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A Framework for Fragmentation

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  • Ronald W. Jones

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    (University of Rochester)

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    Abstract

    The word fragmentation refers to a splitting up of a verticallyintegrated production process such that the separatefragments can be traded on markets. This paper is concerned withinternational fragmentation, generally allowing gainsfrom a finer division of labor based on comparative advantage inseparate fragments. A discussion of how growth inoutput can encourage fragmentation because of the increasing returnsnature of the service links required to coordinateseparate production blocks, and how drastic reductions in the costsof these service links also encourages fragmentation isfollowed by a focus on internal income distribution. It is shownthat a country that loses a labor-intensive fragment of aprocess to international competition following a reduction in costsof service links may find its real wage rising. This isespecially possible in more capital-abundant countries.

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    Bibliographic Info

    Paper provided by Tinbergen Institute in its series Tinbergen Institute Discussion Papers with number 00-056/2.

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    Date of creation: 24 Jul 2000
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    Handle: RePEc:dgr:uvatin:20000056

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    1. Deardorff, A.V., 1998. "Fragmentation in Simple Trade Models," Papers, Michigan - Center for Research on Economic & Social Theory 98-11, Michigan - Center for Research on Economic & Social Theory.
    2. Robert Feenstra, 2003. "Integration Of Trade And Disintegration Of Production In The Global Economy," Working Papers, University of California, Davis, Department of Economics 986, University of California, Davis, Department of Economics.
    3. Gordon H. Hanson, 1994. "Localization Economies, Vertical Organization and Trade," NBER Working Papers 4744, National Bureau of Economic Research, Inc.
    4. Jones, R.W. & Marjit, S., 1992. "International Trade and Endogenous Production Structures," RCER Working Papers 312, University of Rochester - Center for Economic Research (RCER).
    5. Jones, Ronald W & Engerman, Stanley L, 1996. "Trade, Technology, and Wages: A Tale of Two Countries," American Economic Review, American Economic Association, American Economic Association, vol. 86(2), pages 35-40, May.
    6. Richard G. Harris, 1993. "Globalization, Trade, and Income," Canadian Journal of Economics, Canadian Economics Association, Canadian Economics Association, vol. 26(4), pages 755-76, November.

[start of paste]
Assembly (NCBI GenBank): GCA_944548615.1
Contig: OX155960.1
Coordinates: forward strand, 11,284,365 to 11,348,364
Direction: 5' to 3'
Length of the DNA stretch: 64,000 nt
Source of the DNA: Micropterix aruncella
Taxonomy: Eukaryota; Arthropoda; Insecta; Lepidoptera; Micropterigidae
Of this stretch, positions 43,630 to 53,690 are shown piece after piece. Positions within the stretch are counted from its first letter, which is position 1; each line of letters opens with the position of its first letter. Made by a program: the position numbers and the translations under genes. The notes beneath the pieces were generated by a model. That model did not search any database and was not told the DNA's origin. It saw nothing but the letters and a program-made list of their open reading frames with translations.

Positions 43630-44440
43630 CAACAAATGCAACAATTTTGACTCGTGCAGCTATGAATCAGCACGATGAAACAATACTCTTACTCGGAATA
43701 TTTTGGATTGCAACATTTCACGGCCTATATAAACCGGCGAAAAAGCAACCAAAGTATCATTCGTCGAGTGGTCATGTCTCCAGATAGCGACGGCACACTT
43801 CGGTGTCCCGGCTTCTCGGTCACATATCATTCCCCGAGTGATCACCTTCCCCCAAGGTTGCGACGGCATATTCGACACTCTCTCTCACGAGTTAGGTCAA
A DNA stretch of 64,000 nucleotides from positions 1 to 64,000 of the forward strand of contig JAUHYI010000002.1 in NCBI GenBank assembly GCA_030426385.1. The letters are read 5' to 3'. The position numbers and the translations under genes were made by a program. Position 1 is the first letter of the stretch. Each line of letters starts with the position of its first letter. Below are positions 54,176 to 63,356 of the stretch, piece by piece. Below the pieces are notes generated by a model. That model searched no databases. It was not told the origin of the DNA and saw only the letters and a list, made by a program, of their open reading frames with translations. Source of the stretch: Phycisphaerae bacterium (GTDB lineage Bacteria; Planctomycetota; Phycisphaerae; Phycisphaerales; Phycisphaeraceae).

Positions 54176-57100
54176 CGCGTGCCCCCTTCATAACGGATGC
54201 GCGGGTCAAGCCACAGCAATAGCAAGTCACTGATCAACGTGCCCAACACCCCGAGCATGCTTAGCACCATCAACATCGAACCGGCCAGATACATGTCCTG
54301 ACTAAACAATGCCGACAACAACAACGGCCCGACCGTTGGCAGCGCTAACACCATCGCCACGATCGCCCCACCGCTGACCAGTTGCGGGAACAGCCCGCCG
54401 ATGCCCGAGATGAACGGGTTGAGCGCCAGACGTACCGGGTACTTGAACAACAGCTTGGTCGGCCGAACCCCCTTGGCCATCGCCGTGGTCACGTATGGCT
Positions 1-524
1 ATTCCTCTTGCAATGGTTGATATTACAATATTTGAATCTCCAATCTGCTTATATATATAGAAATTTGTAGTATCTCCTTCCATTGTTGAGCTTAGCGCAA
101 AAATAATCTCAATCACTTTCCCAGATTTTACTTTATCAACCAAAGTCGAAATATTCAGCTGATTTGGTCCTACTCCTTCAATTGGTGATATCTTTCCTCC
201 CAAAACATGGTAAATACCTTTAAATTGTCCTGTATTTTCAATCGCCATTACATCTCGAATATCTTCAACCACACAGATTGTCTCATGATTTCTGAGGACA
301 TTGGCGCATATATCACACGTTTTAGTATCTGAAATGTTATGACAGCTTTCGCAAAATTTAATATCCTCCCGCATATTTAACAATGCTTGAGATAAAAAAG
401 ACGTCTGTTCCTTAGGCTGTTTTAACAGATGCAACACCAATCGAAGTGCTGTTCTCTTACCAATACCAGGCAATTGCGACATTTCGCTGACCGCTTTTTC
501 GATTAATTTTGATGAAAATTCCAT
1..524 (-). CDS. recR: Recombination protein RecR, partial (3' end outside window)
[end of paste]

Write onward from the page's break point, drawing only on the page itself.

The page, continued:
7. Findlay, Ronald & Jones, Ronald, 2000. "Factor bias and technical progress," Economics Letters, Elsevier, Elsevier, vol. 68(3), pages 303-308, September.
    8. Sturgeon, Timothy J., 1997. "Turnkey Production Networks: A New American Model of Industrial Organization?," UCAIS Berkeley Roundtable on the International Economy, Working Paper Series, UCAIS Berkeley Roundtable on the International Economy, UC Berkeley qt2095c9d0, UCAIS Berkeley Roundtable on the International Economy, UC Berkeley.
    9. Richard G. Harris, 1995. "Trade and Communication Costs," Canadian Journal of Economics, Canadian Economics Association, Canadian Economics Association, vol. 28(s1), pages 46-75, November.
    10. Zysman, John & Doherty, Eileen & Schwartz, Andrew, 1996. "Tales From the 'Global' Economy: Cross National Production Networks and the Re-organization of the European Economy," UCAIS Berkeley Roundtable on the International Economy, Working Paper Series, UCAIS Berkeley Roundtable on the International Economy, UC Berkeley qt7h58x1r1, UCAIS Berkeley Roundtable on the International Economy, UC Berkeley.
    11. Arndt, Sven W., 1997. "Globalization and the open economy," The North American Journal of Economics and Finance, Elsevier, Elsevier, vol. 8(1), pages 71-79.
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    Cited by:
    1. Richard Baldwin & Frédéric Robert-Nicoud, 2010. "Trade-in-goods and trade-in-tasks: An Integrating Framework," NBER Working Papers 15882, National Bureau of Economic Research, Inc.
    2. Alessia Amighini & Roberta Rabellotti, 2003. "the effects of globalization on italian industrial districts: evidence from the footwear sector," Working Papers, SEMEQ Department - Faculty of Economics - University of Eastern Piedmont 64, SEMEQ Department - Faculty of Economics - University of Eastern Piedmont.
    3. Roberta Rabellotti & Alessia Amighini, 2003. "The effect of globalisation on industrial districts in Italy: evidence from the footwear sector," ERSA conference papers ersa03p500, European Regional Science Association.
    4. Baldwin, Richard & Robert-Nicoud, Frédéric, 2007. "Offshoring: General Equilibrium Effects on Wages, Production and Trade," CEPR Discussion Papers, C.E.P.R. Discussion Papers 6218, C.E.P.R. Discussion Papers.
    5. Ilaria Mariotti & Giacinto Micucci & Pasqualino Montanaro, 2004. "Internationalisation strategies of Italian district SMEs: an analysis on firm-level data," ERSA conference papers ersa04p436, European Regional Science Association.

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